IN my previous article on this subject, I made a case for fathers paying maintenance for children during the lockdown. The logical question that then arises is- What about the father’s rights to visitation during the lockdown?

Notably, nothing S 26 of Hindu Marriage underlines the father’s rights in a divorce case as Access. So what happens to access for fathers during these long months of the lockdown?

In a recent case in Bombay High Court Justice S J Katha Walla, while hearing a plea in the matrimonial dispute, directed the woman to make arrangements for her estranged husband to see their two minor children through video conference until the lockdown is lifted in Mumbai. This is a progressive order that further emphasizes on the rights of a father to child access.

Usually, in bitterly fought access and custody matters the mothers tend to forget that the father also has a right to meet the child. The father also loves the child although that love may manifest itself in different ways than the mother’s. Most importantly, the child has a right to the love of both parents. Research has shown that children who get the love of both parents develop well-rounded personalities and are better adjusted than children who are deprived of that.

In Rena’s* case, who died of cancer, she had not let daughter Natasha* meet the father or his family much. Now, the father and daughter are both seeing a counsellor to repair their relationship. These are all practical issues that need to be thought about when the divorce battle is being fought out and not in retrospect with regret.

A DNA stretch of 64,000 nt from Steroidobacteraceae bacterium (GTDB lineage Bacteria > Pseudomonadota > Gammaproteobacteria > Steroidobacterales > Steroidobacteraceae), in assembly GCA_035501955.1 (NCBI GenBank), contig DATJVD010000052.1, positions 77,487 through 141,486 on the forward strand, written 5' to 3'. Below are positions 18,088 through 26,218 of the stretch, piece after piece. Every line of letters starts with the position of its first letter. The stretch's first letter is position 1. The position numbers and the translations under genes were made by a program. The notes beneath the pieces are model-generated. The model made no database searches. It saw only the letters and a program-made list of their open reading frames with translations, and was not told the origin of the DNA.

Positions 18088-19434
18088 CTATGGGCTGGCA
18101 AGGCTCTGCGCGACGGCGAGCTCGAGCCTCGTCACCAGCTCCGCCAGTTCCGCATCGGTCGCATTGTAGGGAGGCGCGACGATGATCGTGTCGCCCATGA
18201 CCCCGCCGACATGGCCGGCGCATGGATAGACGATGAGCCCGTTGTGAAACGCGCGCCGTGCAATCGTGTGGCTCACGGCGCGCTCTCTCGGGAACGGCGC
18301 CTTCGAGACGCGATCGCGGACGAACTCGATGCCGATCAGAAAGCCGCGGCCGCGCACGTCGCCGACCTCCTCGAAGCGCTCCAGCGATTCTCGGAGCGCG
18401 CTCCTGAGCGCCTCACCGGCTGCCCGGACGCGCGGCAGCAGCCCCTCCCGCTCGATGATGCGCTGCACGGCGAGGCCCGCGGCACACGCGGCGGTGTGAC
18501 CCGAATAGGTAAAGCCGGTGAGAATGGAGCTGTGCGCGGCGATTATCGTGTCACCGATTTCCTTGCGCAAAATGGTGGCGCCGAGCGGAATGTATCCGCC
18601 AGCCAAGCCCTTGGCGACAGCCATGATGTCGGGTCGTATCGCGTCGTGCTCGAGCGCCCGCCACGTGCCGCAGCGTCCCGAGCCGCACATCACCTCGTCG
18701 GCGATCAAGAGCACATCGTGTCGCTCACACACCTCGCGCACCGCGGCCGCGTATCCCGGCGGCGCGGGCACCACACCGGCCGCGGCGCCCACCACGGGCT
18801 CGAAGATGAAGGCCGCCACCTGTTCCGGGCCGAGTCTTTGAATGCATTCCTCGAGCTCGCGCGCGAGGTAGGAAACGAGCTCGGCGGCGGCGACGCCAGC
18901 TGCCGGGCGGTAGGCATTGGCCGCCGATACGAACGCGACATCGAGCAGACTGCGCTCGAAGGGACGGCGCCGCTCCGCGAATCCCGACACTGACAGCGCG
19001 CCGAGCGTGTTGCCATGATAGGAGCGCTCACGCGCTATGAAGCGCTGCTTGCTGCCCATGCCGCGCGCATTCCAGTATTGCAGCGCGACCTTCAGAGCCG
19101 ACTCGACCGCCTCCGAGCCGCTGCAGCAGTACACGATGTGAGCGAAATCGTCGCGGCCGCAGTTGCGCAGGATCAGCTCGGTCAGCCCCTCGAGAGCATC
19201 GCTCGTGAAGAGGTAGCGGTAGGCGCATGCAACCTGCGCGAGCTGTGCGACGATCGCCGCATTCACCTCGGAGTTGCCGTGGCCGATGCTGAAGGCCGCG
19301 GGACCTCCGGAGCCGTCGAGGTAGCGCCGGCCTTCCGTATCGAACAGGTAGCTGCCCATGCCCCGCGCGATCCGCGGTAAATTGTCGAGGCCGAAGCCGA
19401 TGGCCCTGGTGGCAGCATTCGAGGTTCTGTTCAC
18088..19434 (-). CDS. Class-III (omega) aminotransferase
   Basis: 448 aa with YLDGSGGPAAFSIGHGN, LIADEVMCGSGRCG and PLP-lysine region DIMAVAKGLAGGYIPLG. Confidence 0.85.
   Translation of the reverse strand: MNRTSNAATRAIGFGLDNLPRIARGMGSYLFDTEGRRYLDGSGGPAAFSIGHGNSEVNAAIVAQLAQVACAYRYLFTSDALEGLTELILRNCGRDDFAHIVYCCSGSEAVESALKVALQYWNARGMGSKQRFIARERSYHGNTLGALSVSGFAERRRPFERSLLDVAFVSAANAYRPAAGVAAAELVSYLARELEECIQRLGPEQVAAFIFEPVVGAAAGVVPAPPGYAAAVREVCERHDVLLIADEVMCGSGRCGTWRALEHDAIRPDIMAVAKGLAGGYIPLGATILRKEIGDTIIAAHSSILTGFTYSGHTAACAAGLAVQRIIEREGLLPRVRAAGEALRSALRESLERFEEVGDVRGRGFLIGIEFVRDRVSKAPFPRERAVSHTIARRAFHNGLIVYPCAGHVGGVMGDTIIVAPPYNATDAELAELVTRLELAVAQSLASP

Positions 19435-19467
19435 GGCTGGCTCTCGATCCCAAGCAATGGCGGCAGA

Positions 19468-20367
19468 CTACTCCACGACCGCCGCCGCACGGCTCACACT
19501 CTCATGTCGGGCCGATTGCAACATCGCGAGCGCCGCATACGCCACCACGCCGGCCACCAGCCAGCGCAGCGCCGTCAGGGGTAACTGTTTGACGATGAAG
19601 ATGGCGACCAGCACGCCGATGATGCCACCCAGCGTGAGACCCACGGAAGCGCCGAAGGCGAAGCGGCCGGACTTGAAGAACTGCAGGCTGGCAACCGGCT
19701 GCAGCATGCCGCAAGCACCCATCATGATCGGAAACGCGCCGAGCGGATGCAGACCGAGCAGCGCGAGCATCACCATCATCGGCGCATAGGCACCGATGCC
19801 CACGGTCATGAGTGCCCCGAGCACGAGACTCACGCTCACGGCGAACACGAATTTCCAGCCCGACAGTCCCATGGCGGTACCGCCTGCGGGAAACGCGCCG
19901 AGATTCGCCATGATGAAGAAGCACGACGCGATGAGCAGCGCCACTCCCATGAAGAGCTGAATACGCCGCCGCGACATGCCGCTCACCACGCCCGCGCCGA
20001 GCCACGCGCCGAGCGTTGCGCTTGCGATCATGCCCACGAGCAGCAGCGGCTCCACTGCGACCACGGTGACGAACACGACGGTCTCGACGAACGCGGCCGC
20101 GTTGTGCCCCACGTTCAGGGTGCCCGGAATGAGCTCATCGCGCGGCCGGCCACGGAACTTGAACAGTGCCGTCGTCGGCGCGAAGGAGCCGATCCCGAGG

If we were to put aside the legalese and just think about it as a mature adult what has the child done to deserve losing the love of one parent? For that matter, why should the child lose the financial stability that the father may be able to provide?

Of course, in following situations child access is not advisable:

  1. If there is domestic violence in a marriage.
  2. If the father is a sexual predator and may or already has sexually abused the child.
  3. The syndrome of parental alienation where a child may become estranged from one parent due to the psychological manipulation of the other parent. In other words, the father tries to alienate the child from the mother by tutoring the child against her.Also where the father seeks to gain custody of the child in order to avoid giving maintenance
  4. A situation where the father tries to buy the child’s affections by promising unlimited financial benefits as long as the child is with the father. There’s a case that I am handling right now where the father has flouted the maintenance orders and has been compelling the child to leave the mother and enjoy an expansive lifestyle by staying with him.

In other than the aforementioned cases, a child need not be deprived of father’s love. All cases of divorces needn’t be bitter especially when there is a child involved. The parents should put the wellbeing of the child as supreme, as the court does. Love needs to be multiplied not divided like a marriage which is getting divided.


[Vandana Shah is a Senior Counsel at National Commission for Women] 

 Note: This is an opinion piece, and the views expressed are the authors’ own.

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